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Jun 23, 2020 561 0 Father Raniero Cantalamessa
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Can God Make Mistakes?

Did God the Father possibly desire the death of His Son in order to draw good out of it?

Ally of the Virus!

While he was painting frescoes in Saint Paul’s Cathedral in London, the artist, James Thornhill became so excited about his fresco that he stepped back to see it better, unaware that he was about to fall over the edge of the scaffolding. His horrified assistant understood that crying out to him would only hasten the disaster. Without thinking twice, he dipped a brush in paint and hurled it at the middle of the fresco. Appalled, the master sprang forward. His work was damaged, but his life was saved.

God does this with us sometimes. He disrupts our peace and our projects to save us from the abyss in front of us. But we need to be careful not to be deceived. God is not the one who hurled the brush at the sparkling fresco of our technological society. God is our ally, not the ally of the virus! He himself says in the Bible, “I have…plans for your welfare and not for woe” (Jeremiah 29:11). If these scourges were punishments from God, they would not strike the good and the bad equally. Nor would the poor suffer the worst consequences. Are they worst sinners? No!

Jesus, the one who wept after the death of His friend, Lazarus, grieves with us today for the scourge that has befallen humanity. Yes, God “suffers”, like every parent when their child is afflicted. When we learn this one day, we will be ashamed of all the accusations we made against Him in life. God participates in our pain to overcome it. “Being supremely good”— wrote Saint Augustine—“God would not allow any evil in His works, unless in his omnipotence and goodness, he is able to bring forth good out of evil.”

Unfettered Freedom

Did God the Father possibly desire the death of His Son in order to draw good out of it? No, he simply permitted human freedom to take its course. However, He made it serve a greater purpose for the benefit of all human beings. This is also the case for natural disasters like earthquakes and plagues. He does not bring them about. He has given nature a kind of freedom as well, qualitatively different than that of human beings, but still a form of freedom. He did not create a world as a programmed clock whose movements could all be anticipated. It is what some call “chance” but the Bible calls instead “the wisdom of God.”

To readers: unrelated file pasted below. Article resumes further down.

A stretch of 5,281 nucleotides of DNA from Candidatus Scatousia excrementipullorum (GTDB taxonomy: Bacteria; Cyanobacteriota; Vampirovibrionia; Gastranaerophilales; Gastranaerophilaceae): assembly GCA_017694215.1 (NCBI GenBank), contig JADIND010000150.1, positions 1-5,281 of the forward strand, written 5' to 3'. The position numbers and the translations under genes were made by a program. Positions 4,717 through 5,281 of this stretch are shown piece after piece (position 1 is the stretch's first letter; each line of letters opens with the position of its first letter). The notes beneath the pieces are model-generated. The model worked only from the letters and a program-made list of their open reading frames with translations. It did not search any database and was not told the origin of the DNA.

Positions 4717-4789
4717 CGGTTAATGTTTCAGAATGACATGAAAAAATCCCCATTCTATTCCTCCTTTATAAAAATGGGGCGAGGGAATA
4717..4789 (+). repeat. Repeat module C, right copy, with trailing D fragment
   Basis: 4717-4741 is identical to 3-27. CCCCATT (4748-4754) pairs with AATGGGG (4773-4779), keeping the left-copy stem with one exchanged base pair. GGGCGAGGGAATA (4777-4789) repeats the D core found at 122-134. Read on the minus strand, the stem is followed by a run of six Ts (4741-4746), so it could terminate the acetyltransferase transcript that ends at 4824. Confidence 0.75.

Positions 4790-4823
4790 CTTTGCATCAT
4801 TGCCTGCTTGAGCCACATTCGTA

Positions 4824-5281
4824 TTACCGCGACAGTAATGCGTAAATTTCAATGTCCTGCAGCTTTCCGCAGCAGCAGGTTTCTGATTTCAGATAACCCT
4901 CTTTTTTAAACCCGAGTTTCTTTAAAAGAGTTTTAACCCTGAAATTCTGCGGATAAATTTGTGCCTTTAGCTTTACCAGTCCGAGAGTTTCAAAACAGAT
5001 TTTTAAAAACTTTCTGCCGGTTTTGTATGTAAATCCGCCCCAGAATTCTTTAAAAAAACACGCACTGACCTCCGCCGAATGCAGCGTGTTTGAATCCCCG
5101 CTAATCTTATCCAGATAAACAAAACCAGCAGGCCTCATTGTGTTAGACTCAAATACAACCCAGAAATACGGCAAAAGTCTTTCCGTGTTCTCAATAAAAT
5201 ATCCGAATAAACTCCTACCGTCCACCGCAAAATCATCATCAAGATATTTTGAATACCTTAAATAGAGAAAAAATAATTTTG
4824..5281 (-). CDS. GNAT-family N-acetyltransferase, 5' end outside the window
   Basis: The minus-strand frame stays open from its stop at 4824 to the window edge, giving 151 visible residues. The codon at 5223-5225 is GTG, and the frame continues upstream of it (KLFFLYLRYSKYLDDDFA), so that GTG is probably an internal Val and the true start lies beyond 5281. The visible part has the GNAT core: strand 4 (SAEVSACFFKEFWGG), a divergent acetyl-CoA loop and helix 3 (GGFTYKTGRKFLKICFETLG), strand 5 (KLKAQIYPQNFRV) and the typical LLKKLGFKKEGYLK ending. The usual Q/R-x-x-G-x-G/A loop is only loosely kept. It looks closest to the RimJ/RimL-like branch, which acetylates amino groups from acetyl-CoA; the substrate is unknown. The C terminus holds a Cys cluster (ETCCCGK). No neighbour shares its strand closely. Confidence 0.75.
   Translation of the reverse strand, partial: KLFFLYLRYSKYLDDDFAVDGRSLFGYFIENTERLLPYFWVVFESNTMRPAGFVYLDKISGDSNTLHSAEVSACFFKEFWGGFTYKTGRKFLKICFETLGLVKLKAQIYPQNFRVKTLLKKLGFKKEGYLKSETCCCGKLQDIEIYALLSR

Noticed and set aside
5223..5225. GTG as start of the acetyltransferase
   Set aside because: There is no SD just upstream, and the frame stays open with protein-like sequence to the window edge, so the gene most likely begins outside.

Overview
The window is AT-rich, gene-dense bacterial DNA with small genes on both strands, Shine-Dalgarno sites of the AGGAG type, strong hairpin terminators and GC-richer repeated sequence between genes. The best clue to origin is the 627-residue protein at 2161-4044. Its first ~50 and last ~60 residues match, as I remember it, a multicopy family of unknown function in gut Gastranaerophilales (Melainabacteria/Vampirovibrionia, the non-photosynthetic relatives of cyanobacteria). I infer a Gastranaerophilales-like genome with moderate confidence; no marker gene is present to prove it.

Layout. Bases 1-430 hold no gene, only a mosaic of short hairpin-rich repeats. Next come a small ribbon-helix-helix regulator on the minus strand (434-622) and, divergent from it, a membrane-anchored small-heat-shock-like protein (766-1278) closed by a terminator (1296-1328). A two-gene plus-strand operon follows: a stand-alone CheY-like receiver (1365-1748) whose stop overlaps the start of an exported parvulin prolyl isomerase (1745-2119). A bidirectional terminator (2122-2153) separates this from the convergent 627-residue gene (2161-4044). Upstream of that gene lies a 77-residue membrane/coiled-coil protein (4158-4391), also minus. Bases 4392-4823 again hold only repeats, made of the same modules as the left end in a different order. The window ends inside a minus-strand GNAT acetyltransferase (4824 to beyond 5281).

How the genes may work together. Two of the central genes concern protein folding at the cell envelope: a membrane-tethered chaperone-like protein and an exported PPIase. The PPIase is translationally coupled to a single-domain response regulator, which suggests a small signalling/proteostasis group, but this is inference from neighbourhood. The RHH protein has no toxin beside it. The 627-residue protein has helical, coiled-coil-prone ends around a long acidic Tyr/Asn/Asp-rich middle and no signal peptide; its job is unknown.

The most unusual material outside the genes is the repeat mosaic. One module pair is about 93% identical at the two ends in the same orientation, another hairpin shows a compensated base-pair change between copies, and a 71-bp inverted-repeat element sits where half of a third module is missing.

Does God perhaps like to be petitioned so that He can grant His benefits? Can our prayer perhaps make God change his plans? No, but there are things that God has decided to grant us as the fruit of both His grace and our prayer. It is as if He shares with His creatures the credit for the benefit received. God is the one who prompts us to do it: “Seek and you will find,” Jesus said; “knock and the door will be opened to you” (Matthew 7:7).

When the Israelites were bitten by poisonous serpents in the desert, God commanded Moses to lift up a serpent of bronze on a pole. Whoever looked at it would not die. Jesus appropriated this symbol to Himself when he told Nicodemus, “Just as Moses lifted up the serpent in the desert, so must the Son of Man be lifted up, so that everyone who believes in him may have eternal life” (John 3:14-15). At this moment, we have also been bitten by an invisible, poisonous “serpent.” Let us gaze upon the one who was “lifted up” for us on the Cross. Let us adore Him on behalf of ourselves and of the whole human race. The one who looks on Him with faith does not die. And eternal life is promised to the person of faith when death does come.

Father Raniero Cantalamessa

is the preacher to the Papal household from the time of Pope John Paul II. A prolific author, Father Cantalamessa is also a popular speaker, invited to give talks and retreats around the world. The article is taken from his Good Friday sermon delivered in St. Peter Basilica on 10th of April 2020. For the complete sermon visit: cantalamessa.org

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